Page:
Lift me onto an individual health plan. Though at times I may look it, I am years away from qualifying for Medicare and make a nibble too much to qualify for Obamacare. I would need to enter the narrow path to obtaining an “Off-Exchange” commercial health plan.

Since many payers have limited plan options for consumers who don’t have employer coverage, don’t qualify for subsidized coverage, and aren’t eligible for Medicare coverage, enrolling myself in an individual commercial health plan was only a matter of “does she or doesn’t she?” given the premium cost of an individual plan. I do want to have coverage and so I did enroll in an individual health plan.

FISH: Fish for coverage for both daughters through a Marketplace

In addition to being cut loose from my husband’s employer health plan, both daughters were laid off and qualified for the Special Enrollment Period (SEP) during COVID-19. Being of low incomes, they both qualified for coverage at a subsidized rate and would need to seek out a Qualified Health Plan (QHP) through either a state or federal Marketplace ((aka ObamaCare, aka the Affordable Care Act (aka ACA)). Because both girls were in college, in different states, and in the middle of Finals week (and because I’m the mom), I took the onus to research their eligibility status, plan options, and premium costs.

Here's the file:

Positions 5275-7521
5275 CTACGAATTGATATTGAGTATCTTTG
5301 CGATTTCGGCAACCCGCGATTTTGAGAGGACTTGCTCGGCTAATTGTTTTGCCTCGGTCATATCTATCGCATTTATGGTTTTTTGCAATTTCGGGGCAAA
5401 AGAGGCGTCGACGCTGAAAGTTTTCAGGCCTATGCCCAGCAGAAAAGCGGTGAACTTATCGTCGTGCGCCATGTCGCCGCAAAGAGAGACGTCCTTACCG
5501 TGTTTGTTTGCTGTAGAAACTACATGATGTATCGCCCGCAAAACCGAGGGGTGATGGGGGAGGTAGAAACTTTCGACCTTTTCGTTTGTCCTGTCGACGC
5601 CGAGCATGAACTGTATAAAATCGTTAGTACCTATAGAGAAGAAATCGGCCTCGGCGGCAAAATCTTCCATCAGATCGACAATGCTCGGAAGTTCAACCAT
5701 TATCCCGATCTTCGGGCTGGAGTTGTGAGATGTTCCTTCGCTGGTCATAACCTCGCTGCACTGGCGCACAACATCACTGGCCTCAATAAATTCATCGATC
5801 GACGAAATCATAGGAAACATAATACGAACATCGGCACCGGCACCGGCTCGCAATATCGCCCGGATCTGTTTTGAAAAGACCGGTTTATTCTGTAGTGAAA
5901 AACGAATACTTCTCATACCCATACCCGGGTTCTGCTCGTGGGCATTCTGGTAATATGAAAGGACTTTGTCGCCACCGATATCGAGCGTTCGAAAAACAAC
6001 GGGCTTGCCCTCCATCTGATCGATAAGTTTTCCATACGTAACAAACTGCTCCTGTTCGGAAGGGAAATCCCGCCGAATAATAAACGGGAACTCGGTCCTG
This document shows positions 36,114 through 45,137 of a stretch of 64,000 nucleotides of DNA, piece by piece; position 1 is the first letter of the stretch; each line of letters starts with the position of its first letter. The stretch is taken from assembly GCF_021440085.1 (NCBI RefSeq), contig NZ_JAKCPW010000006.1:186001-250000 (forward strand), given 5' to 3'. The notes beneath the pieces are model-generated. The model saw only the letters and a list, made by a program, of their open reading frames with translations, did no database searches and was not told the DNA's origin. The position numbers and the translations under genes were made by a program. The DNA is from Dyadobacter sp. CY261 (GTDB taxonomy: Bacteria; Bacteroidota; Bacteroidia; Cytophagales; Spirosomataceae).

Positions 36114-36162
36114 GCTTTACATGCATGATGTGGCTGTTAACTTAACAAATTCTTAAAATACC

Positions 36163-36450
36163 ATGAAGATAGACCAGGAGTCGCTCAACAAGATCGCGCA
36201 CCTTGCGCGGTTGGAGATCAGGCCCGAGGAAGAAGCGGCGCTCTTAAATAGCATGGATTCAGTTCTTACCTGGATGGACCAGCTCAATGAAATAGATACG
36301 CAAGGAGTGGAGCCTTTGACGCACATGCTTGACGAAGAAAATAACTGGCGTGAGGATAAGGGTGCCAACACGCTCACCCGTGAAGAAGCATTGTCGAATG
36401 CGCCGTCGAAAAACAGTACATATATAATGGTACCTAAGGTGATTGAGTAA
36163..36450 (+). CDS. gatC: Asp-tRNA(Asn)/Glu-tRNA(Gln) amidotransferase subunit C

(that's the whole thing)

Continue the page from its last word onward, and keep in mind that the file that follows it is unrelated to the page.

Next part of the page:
Obtaining subsidized health coverage can be elusive and invasive! 

It turns out that each Marketplace – whether state or federal – has unique layout, content, products, and support services. Shy of becoming a certified Marketplace broker or navigator, I’d learned enough to determine our daughters would likely be eligible, but getting them from “likely” to “definitely” to “covered” was a path I decided not to take given I do still have a day job and needed to get some work done.

After much dissatisfaction with the disjointed online world of “shop for and enroll in subsidized health and ancillary benefit coverage”, I turned to a trusted peer for advice and was directed to W3LL.

I turned to a trusted peer for advice and was directed to W3LL!
SHIFT: Shift to a trusted source for shopping and enrolling in health coverage.

Fortunately, W3LL provided all the information I needed in one place and translated much of the healthcare jargon into easy to understand language. They made shopping for health insurance almost as simple as online retail shopping.

After visiting W3LL, I was able to easily identify the plans available for each of my daughters through a seamless shopping and enrollment process. For each, I chose to seek plans that had their preferred physician in-network and covered any medications they were taking. Within seconds W3LL displayed the plans that best met their needs. Even better, they added the list of all QHPs the girls were eligible for making it simple to compare, select, and enroll. 

W3LL makes shopping for health insurance as simple as online retail shopping!

For those of you who find yourself newly unemployed, uninsured, and beginning the journey of obtaining subsidized, ACA health coverage, my message of encouragement is simple: 

All’s well that begins with W3LL!